In one of the most in-depth reports yet on former University of Alabama quarterback Jalen Hurts’ storied college football career, the 2019 Heisman Trophy finalist discusses his relationship with Crimson Tide head coach Nick Saban and “the special place” Bama will always have in his heart.
ESPN on Thursday published an article entitled, “Jalen Hurts has captivated two of college football’s most rabid fan bases.”
The report chronicles Hurts’ journey — which he has called unprecedented in the past — from high school to UA to leading the Oklahoma Sooners against LSU in the College Football Playoffs semifinal against LSU this coming Saturday.
Of course, when discussing that journey, his time at Alabama always seems to be distilled to two games now: the National Championship game against Georgia in which Hurts was benched at halftime and the SEC Championship game against the Bulldogs the following season in which Hurts took over for an injured Tua Tagovailoa and led the Tide to an Hollywood-esque comeback victory.
ESPN’s article details that this moment seemed to be destined, or at least Hurts thought it was.
“Every time he came to me,” UA head strength and conditioning coach Scott Cochran told ESPN, “I said, ‘Dude, I just have this feeling that you’re going to go in and be Superman. You’re going to take off the glasses, go in the phone booth and put on your Superman outfit and come out and save the day. I don’t know when it’s going to be. It could be Game 7.’”
“No,” Hurts would reportedly respond, “it’s going to be definitely against Georgia, right?”
Alabama played Georgia in the SEC championship game, a reprise of the national championship game the year before, right down to being back in Atlanta. Hurts recalls that being his best week of practice all season.
“In my head, I just felt like, ‘Heisman front-runner goes down, and I come in and win the game,’” Hurts added. “I knew it was going to happen the whole time. Same stadium, same team, same uniforms, same sideline. I mean, just different hair.”
That exact scenario played out, and remembers when Hurts scored the winning touchdown with 1:04 to play and then mimed pulling his shirt apart to reveal an “S” on his chest in a Cam Newton-style Superman celebration.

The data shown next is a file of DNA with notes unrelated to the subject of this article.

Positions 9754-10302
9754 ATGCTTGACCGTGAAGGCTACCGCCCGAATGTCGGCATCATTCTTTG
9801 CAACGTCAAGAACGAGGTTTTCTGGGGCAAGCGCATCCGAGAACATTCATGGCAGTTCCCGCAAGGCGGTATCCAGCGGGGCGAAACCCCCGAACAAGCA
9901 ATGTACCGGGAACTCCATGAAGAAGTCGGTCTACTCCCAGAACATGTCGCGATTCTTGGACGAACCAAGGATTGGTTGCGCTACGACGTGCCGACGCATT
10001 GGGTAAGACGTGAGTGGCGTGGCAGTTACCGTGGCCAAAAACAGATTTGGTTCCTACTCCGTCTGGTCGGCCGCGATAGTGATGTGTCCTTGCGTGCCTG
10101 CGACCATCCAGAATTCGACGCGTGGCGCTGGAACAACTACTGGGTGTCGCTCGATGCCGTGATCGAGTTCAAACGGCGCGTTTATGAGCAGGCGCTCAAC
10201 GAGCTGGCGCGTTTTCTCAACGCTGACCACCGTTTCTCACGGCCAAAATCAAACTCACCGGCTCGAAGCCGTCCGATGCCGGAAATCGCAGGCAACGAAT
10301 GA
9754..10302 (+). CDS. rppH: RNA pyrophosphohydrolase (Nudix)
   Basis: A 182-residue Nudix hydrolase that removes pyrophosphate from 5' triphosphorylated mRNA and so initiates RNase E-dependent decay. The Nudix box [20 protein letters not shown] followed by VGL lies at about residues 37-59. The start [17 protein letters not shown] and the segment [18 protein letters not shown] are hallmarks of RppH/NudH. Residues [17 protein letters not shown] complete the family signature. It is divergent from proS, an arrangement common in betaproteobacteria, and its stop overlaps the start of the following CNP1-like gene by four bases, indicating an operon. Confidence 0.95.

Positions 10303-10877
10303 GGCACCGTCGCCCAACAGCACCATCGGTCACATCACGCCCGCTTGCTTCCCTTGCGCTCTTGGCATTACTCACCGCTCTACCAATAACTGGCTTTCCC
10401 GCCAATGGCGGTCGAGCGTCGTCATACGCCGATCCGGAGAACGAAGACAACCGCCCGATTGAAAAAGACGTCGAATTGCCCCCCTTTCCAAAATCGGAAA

And, of course, that postgame will live in Tide lore for generations, too. Saban, long known for his stoicism, put his arm around Hurts and could barely choke out words in his emotional nationally televised on-field interview.
“I’m so proud of this guy for what he’s done this year,” Saban memorably said. “I can’t even tell you.”
Hurts, speaking moments after Saban, humbly emphasized, “I put it in God’s hands. I put it in God’s hands. He handled it for me and here we are.”
ESPN’s Thursday report also outlined how Hurts and Saban grew to realize they had much more in common than a love for winning. Their personalities and outlooks seemed to be a perfect match, which is something that originally drew Hurts to the University of Alabama.
“We had the same approach to stuff,” Hurts explained. “But it’s like he didn’t realize that I was a mirror image of him. It didn’t hit him [that], ‘I’m just like you, coach. I’m pissed, just like you are. I’m eager for opportunities to get better, just like you are.’”
“I think that’s why we always had a love for each other,” Hurts added of the similarities with Saban, “and our relationship will never die because of that connection.”
ESPN wrote, “That’s what made his decision to transfer to Oklahoma so emotionally wrenching.”
The outlet continued to report that Hurts misses his former Tide teammates. However, his decision to transfer to Oklahoma has paid major dividends for him on the field. His legacy could grow even more when the Sooners play LSU for a shot at the National Championship in two-days time.
Saban this season has said of Hurts, “There’s never been a guy that anywhere in college football that did things more correctly and set a better example as a leader than Jalen Hurts did while he was here by staying here after he was replaced as a starter.”
“I have the utmost respect for this guy as a person and a competitor — and glad to see him doing well,” Saban added.
You can read the entire ESPN report here, which has much more on Hurts, including commentary from his father and former Tide offensive coordinator Mike Locksley.
Sean Ross is the editor of Yellowhammer News. You can follow him on Twitter @sean_yhn